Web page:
Monthly Archives: July 2011

You are browsing the site archives by month.

A new Access and LaserBand alliance provides an exclusive all-in-one patient identification solution for hospitals that will boost patient safety with 2-D barcoded wristbands.

“The alliance between Access and LaserBand enables hospitals to intelligently map patient data and barcode information onto the best wristbands available,” said Access founder and CEO Tim Elliott. “When used alongside our electronic forms on demand product, this solution provides a one-stop shop for barcoded wristbands and e-forms that increase patient safety and support regulatory compliance.”

Read the full story.

By Ron Olsen

Product Specialist, Access

We have all spent our lives evaluating processes in our everyday life. We call it ‘running the numbers.’ When you buy a new car (or buy anything for that matter), when you choose a job, or any other financial matter in your life, you compare your list of numbers against various scenarios and in the end determine which one ‘wins.’ The ‘win’ turns out to be the deciding factor in a sometimes long and drawn out process. Sometimes the ‘win’ is not what you expected the outcome to be, but instead it may be the ‘least lost’ scenario.

In sports we determine a winner by a score; a quantifiable, usually non-debatable outcome that ensure a W or L in the win/loss column. I knew a coach once that determined which of his players would start on his volleyball college team based on a numerical formula that was undisputable. The girls knew exactly where they stood on the team based on a quantitative formula in practice each day.  No one on the team ever asked, “What is it I need to improve on to play in the next game?” as her numbers would tell her exactly where she stood.  The coach had numerous whiteboards around the gym, and as the team members ran their drills, the final step was to write their numbers for that particular drill on the whiteboards. That coach went on to win the 2005 NCAA National Championship for the second time in his career.  His win, again, was based on numbers.

No one can improve themselves or their team unless they have some way to measure the outcomes and then develop processes to improve on those measures. Quantifiable performance with accountability assigned to those measures should be required from all employees/managers.

Steps to evaluate and quantify your process:

  1. Establish a baseline – determine what the average ‘number’ for a task/process
  2. Establish tiers or steps that account for the different levels to be evaluated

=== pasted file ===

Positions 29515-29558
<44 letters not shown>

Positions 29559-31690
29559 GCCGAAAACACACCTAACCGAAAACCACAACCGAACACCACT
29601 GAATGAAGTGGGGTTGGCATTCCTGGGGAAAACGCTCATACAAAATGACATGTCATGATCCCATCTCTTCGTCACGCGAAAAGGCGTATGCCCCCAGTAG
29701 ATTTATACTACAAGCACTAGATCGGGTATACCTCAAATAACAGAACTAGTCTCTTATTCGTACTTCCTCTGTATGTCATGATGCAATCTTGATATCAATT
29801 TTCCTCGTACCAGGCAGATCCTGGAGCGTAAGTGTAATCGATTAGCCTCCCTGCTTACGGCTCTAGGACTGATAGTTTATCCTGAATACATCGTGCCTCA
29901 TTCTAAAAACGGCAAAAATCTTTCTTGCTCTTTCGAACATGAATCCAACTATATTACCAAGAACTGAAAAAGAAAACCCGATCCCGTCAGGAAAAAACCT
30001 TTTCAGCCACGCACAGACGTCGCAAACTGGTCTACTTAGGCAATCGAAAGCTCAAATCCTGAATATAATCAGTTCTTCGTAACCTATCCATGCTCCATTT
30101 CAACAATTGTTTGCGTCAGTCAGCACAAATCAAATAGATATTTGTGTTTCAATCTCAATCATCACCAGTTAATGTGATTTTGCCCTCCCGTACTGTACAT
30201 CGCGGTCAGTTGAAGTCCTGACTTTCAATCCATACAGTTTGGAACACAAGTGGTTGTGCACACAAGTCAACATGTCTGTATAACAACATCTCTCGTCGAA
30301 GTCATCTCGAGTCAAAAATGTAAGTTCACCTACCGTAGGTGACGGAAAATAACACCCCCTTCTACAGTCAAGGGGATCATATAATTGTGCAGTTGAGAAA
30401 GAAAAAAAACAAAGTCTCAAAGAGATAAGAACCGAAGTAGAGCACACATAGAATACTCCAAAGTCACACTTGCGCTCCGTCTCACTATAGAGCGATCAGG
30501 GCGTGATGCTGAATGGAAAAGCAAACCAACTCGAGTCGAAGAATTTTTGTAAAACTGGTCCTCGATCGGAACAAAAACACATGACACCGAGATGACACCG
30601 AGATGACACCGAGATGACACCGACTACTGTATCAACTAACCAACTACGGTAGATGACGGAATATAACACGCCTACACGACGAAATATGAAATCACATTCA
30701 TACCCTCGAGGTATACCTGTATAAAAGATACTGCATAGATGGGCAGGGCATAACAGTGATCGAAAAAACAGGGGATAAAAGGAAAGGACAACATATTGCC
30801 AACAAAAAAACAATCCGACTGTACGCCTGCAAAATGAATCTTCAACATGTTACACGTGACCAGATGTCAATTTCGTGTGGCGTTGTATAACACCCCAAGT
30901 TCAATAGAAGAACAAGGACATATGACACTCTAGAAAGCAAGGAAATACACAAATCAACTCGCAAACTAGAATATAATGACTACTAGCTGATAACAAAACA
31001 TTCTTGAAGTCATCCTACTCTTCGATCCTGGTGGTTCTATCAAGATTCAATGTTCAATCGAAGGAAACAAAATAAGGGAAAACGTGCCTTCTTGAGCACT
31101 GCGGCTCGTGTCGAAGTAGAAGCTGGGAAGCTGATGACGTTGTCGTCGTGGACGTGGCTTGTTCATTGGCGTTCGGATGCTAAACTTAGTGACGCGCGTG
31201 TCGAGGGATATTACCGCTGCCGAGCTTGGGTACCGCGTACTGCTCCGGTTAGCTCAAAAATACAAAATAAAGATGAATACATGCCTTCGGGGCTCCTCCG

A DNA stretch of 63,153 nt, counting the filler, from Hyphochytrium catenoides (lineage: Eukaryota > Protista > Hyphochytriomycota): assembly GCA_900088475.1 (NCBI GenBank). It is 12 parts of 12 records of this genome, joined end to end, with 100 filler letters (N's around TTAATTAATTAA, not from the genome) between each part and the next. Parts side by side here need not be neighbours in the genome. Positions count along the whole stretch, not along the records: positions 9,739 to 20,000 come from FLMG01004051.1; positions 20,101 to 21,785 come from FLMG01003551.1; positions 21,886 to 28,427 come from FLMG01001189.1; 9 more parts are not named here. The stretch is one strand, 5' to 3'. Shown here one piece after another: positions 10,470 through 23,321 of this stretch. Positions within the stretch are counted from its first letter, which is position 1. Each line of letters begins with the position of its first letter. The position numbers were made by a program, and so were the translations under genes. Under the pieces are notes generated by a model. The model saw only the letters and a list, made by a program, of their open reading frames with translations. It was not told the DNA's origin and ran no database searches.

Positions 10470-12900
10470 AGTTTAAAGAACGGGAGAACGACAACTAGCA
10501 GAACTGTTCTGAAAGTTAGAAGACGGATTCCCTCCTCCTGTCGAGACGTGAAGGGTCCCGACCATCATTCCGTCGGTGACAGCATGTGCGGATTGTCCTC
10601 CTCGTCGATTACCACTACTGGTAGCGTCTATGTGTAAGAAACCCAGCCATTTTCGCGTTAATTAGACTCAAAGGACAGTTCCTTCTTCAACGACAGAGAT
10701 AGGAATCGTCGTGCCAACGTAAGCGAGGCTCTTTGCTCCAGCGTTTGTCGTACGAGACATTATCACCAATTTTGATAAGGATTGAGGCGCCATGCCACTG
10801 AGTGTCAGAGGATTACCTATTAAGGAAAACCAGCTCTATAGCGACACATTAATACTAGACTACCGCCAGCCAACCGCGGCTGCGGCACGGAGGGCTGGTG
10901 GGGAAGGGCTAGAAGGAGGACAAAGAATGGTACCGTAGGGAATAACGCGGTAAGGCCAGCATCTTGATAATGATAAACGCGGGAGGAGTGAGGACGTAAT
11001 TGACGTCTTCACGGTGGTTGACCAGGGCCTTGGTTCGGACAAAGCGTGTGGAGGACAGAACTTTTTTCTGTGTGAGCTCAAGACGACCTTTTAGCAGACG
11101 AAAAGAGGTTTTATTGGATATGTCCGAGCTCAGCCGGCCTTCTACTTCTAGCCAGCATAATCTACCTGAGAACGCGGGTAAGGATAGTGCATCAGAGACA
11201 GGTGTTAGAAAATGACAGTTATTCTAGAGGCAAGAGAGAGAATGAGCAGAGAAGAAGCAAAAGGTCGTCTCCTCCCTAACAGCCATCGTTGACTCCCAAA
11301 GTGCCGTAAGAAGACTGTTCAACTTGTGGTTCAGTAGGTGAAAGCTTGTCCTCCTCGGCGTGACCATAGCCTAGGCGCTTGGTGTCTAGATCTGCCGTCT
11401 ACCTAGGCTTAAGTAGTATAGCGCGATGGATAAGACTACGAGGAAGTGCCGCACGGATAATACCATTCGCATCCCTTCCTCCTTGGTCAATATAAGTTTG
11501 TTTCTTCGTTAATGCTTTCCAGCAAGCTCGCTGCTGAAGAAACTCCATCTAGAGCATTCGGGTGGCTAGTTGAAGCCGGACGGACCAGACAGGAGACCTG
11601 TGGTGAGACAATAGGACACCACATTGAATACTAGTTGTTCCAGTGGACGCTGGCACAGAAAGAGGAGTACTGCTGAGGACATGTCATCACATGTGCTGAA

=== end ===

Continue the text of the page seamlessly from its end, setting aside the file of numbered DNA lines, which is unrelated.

3. Design surveys that clients can easily fill out and can provide statistical analysis of processes

Steps to evaluate your improvement:

  1. Determine lowest acceptable level prior to re-evaluating current process/personnel
  2. Determine  where to set baselines
  3. Determine when/if a baseline should be reset
  4. Determine when accolades should be given based on high performance

These steps should be put in place nearly everywhere you find a process. This helps to ensure a consistently superior process and a method of evaluating its effectiveness and having in place an improvement model.

Leading North Carolina hospital Wayne Memorial Hospital will implement Access’s world-leading e-forms on demand solution to eliminate paper forms costs. Patients will authorize forms with Access e-Signature, and completed forms will be integrated seamlessly into EHRs via Meditech Scanning & Archiving – creating a paperless, green solution.

Wayne Memorial will also transform paper-based HR & purchasing processes into paperless workflow with the Access Evolution online forms suite.

Click here to read the full story

By Tim Elliott

Founder and CEO, Access

Truisms are quick little quips that hold a ton of truth in a few words.

I worked with a colleague once who had previously been a consultant. He had this list of truisms that he always referred to. Everyone else around him eventually could quote his truisms from memory.

Over the years I have developed my own set of truisms. Most have come from my own experiences. They always require a lot of thought as to whether they go on my list or not. I am sure that if you have a set of truisms they are very different than mine. You probably hold yours up to more personal scrutiny than outside evaluation.

If you don’t have your own list I urge you create one, and to reevaluate each item every few years. These truisms are yours, so tell anyone who argues with your list that they can just go make their own. (That applies to your opinion of the list below, too!)

So here is my list:

  1. Fill their minds with training or they will fill their mind with trouble.
  2. Customers are never “always right” and neither am I.
  3. Never assume anything!
  4. Trust those that prove trustworthy.
  5. Always do more than what is asked. Go the second mile. (Matthew 5:41)